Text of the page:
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Financial Innovation & Transformation

Let FIT Guide You on Your Next Emerging Technology Adventure

When looking to learn about a new technology, what’s the first step we usually take? We Google it, right?!  That may lead to various definitions, articles, and even white papers published by companies looking to engage with us.  Such research may yield the type of information we are looking for as far as background but may not answer the questions specific to our needs – how it may apply to our work and how to get started. 

In August, the Bureau of the Fiscal Service, Office of Financial Innovation and Transformation (FIT) in partnership with the ACT-IAC Emerging Technology Community of Interest (COI), hosted an Emerging Technology Day. The event included industry, academia and government experts discussing AI’s impact on the financial sector and showcasing examples of projects happening in real-time with insights on how to get started and achieve results.

As a follow up to this Emerging Technology Day, we completed an interview with IBM Partner and AI Practice Leader, Claude Yusti.

    Claude Yusti
  1. Describe the process you use to work with agencies in identifying / exploiting AI opportunities.

    Agencies  look for an AI project to showcase the capabilities and impact of AI. The driver behind this thinking is the hype that AI has acquired over the past several years. Often, this results in a short-term pilot that does not gain adoption or produce a useful long-term result.

    A more effective approach is to start with a focus on business processes and the challenges that people are having getting work done. By first getting an in-depth understanding of the work that needs to be performed and the data that people are using to do that work, the characteristics of problems that can be helped by applying AI become much more evident.

    These can frequently be smaller, mundane looking problems (such as forms recognition, workflow routing and call center help). This type of role for AI can be seen as lower risk and easier for an organization to adopt. The important objectives are to have measurable performance outcomes in mind, an understanding of  how and where AI will help work getting finished, and verification that the needed data is available for the AI to work reliably.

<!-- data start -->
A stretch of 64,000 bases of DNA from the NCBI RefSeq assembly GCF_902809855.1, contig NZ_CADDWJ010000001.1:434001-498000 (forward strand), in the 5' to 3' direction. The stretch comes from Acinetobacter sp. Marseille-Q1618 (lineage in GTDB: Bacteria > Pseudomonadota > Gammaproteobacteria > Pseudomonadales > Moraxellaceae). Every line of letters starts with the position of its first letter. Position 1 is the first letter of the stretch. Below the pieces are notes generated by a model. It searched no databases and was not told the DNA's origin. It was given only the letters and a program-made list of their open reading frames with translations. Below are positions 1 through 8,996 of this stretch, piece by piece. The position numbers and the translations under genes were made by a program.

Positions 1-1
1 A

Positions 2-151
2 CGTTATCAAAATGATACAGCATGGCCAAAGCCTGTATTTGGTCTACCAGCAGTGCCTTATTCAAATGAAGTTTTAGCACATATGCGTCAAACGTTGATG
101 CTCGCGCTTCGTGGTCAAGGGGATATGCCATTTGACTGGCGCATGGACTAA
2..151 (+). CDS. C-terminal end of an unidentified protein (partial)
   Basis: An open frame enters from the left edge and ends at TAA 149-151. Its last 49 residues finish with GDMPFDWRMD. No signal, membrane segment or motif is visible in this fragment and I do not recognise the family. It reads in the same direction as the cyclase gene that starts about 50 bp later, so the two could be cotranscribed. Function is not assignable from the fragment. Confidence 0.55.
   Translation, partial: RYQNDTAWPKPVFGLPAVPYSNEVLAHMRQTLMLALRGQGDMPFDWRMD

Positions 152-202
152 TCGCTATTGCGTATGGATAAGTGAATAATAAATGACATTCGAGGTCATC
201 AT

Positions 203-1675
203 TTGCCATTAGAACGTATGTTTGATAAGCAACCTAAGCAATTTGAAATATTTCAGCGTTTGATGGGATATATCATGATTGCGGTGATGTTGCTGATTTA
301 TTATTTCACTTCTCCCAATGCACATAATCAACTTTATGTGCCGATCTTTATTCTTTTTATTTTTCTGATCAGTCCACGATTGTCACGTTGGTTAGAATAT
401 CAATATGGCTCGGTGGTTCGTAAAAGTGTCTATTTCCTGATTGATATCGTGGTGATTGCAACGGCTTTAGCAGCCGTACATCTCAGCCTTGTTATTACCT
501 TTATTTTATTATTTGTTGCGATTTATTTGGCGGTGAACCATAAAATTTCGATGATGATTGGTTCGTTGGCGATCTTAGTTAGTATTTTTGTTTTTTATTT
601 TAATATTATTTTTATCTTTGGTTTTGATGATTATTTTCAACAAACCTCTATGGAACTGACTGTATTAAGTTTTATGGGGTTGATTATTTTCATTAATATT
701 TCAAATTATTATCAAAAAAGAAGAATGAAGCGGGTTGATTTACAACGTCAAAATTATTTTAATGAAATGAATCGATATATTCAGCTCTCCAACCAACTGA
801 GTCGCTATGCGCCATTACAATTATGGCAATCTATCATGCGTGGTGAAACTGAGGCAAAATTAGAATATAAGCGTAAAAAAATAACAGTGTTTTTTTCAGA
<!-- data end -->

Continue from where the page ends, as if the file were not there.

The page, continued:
2. What are the key characteristics traits for a strong AI project?

    In terms of culture, the project should be evaluated to understand the impact it’s going to have on the daily work of the people that are going to interact with the AI. What is the organization’s appetite for change? Will there be substantial new skills / retraining required or will it be transparent? Is senior leadership endorsing the adoption or taking a wait and see attitude towards the outcome? Preferably, the project is addressing a problem that has a strong mandate to be fixed and the impact to how work gets done has been fully thought through.

    Governance is an equally important topic for any organization adopting AI. The long-term cost and investment to sustain AI is higher than the  implementation cost. The benefits of the AI solution needs to be properly aligned in order for the project to be sustainable. An integrated model to govern and manage across the different AI projects is much likelier to succeed.
  3. How do you narrow down a use case for AI?

    Use cases are best validated as part of a process that starts with the identifying potential opportunities, exploring ideas for potential solutions and then progresses to a business case followed by an early-stage capability or pilot and then production readiness. Clearly, not all use cases get all the way through the process. They will reach a stage where there is not enough  support and evidence to continue with the investment.

    It is useful to have a repeatable process that is consistently applied and involves a cross-competence team from business, technology and consumers of the solution. This allows standardization of the tools that are used, a more consistent evaluation of value gained and a portfolio view of the total investment in AI to avoid over-investment in some areas while others are neglected.

    Properly executed, this process can become a solution factory and a center of competence for  artificial intelligence. It avoids relearning lessons by repeating past mistakes and consolidates the organizations competence in artificial intelligence which is often a scarce resource. It also helps keep the focus on the end user of the solution throughout the process.
  4. What benefits and costs do you consider have the best ROI?

    The costs and benefits analysis starts with the business goals of the agency. This includes both tactical and strategic objectives. Some use cases may not appear to have high value immediately. But they are well aligned to long-term needs and are worth the investment because they prepare the organization to be successful. An example is establishing a repeatable process for identifying, validating and maturing opportunities.

    For the more tactical opportunities, the costs and benefits can include not only direct savings but also flexibility and organizational capabilities. For example, using automation with AI to help in performing repetitive straightforward activities can free up people to tackle more complicated decision-making that is getting backlogged because of a lack of resources. This may not have a direct dollar value savings but it allows the skills of the agency to be more flexible and easily applied to critical needs.

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Last modified 10/30/20